What is a Commercial Lease?
A business property lease or commercial lease is a legally binding contract between a business owner (tenant) and the owner of the real estate property (landlord).
These documents are a far more complicated than residential leases, because the lease is usually heavily customized to the individual situation. The lease terms and conditions need to be very carefully read by the tenants to make sure that they match the needs of their business, as any mistakes at the beginning could be very costly for the new business.
If the tenant has a retail business then additional diligence and disclosure requirements may apply because the retail leases are governed by relevant state specific retail tenancy legislation. It is important that legal advice is sought before signing the retail lease because the provisions of the retail tenancy legislation will override the lease terms if there is a dispute. In NSW if the retail lease is for a term less than five years then the tenant must also obtain a solicitor’s certificate and retail lease for term of five years or more must be registered.
Can tenants negotiate the terms?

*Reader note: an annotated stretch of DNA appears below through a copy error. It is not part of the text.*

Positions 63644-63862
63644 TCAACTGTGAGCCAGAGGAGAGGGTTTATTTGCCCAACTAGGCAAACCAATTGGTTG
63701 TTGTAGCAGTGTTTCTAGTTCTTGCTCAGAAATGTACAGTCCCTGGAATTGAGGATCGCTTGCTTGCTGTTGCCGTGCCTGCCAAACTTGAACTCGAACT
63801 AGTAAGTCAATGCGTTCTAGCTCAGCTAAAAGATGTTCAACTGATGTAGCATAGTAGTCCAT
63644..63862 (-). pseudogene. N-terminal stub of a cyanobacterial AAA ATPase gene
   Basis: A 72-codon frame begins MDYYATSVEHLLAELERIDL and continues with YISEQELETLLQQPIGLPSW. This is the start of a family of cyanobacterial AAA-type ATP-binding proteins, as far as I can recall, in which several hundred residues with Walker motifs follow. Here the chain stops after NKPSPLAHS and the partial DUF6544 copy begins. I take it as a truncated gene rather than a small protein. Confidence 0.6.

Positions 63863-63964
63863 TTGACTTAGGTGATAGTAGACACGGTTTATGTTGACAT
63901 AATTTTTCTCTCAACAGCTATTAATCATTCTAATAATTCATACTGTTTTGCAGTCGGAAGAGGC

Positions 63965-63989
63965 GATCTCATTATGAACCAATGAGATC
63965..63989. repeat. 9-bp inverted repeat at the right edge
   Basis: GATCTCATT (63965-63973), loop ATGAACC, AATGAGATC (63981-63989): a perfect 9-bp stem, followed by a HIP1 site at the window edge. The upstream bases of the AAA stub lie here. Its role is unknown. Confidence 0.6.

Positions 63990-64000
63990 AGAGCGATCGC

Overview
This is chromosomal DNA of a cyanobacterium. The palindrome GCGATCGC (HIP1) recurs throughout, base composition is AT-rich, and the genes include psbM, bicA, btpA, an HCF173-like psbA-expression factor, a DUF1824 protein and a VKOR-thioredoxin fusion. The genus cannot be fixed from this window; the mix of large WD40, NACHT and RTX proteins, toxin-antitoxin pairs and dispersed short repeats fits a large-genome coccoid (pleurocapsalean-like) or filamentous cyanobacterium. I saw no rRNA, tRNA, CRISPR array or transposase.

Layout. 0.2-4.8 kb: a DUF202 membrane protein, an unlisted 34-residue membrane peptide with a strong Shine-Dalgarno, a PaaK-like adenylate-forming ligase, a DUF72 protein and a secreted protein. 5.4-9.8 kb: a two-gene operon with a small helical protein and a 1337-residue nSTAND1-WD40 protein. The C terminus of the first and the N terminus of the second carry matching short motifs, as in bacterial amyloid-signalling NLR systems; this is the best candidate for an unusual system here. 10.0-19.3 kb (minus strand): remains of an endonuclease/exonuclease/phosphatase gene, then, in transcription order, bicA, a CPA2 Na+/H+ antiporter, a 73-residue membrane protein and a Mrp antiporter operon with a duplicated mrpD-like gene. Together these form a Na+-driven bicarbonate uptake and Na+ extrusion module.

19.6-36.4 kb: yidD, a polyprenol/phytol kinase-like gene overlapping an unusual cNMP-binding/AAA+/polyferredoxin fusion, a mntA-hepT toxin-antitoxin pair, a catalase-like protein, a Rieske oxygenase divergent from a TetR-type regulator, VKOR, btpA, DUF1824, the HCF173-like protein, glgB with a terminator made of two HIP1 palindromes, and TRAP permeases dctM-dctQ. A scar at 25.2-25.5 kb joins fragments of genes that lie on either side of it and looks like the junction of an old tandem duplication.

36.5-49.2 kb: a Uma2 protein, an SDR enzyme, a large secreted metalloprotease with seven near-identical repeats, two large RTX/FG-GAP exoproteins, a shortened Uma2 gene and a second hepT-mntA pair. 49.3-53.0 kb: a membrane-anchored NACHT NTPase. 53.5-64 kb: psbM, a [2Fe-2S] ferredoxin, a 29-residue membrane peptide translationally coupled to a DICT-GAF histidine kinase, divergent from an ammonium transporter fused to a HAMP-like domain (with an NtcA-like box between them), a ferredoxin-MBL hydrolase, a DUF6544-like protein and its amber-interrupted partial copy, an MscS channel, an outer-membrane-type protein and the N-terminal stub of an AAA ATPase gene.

Yes, lease terms are often negotiable. Some of the specific terms or restrictions which may be up for negotiation include the rent amount, rent increases, the duration of the lease, options, the modifications you can make to the property and whether you can transfer or assign the lease.
What else should tenants look for?
This depends on the tenant’s specific situation and their business requirements. Some of the common things we find we need to discuss with clients include:
- If you’re a new business, check that the length of the lease suits you, as many landlords prefer to lock in a longer lease.
- There are several ways to calculate rental increases so make sure you understand and agree to the one chosen by your landlord.
- Read the section on property improvements very carefully as it should set out who can make changes, who pays for the modifications and whether you have to return the property to it’s original condition at the end of the lease.
- Make sure the lease includes all of the areas you expect to use including bathrooms, storage area, parking area and common areas or you will need licence for these areas.
- Be careful that the lease doesn’t stop you from erecting signs in certain areas.
- Seek legal advice before you make any commitments, including signing an offer, paying a deposit or moving anything you own into the property.
What if I am in a dispute with my landlord?
Firstly, find your lease documents and read them carefully, making sure that you completely understand the legal terms and conditions.
Secondly, make sure you understand your legal rights and responsibilities and those of your landlord.
Then consider the options, which include negotiation, mediation, and court action.
Contact our Commercial Property lawyer for legal advice specific to your business lease agreement and other related documents.
We can also assist landlords with drafting or enforcing the terms of the lease.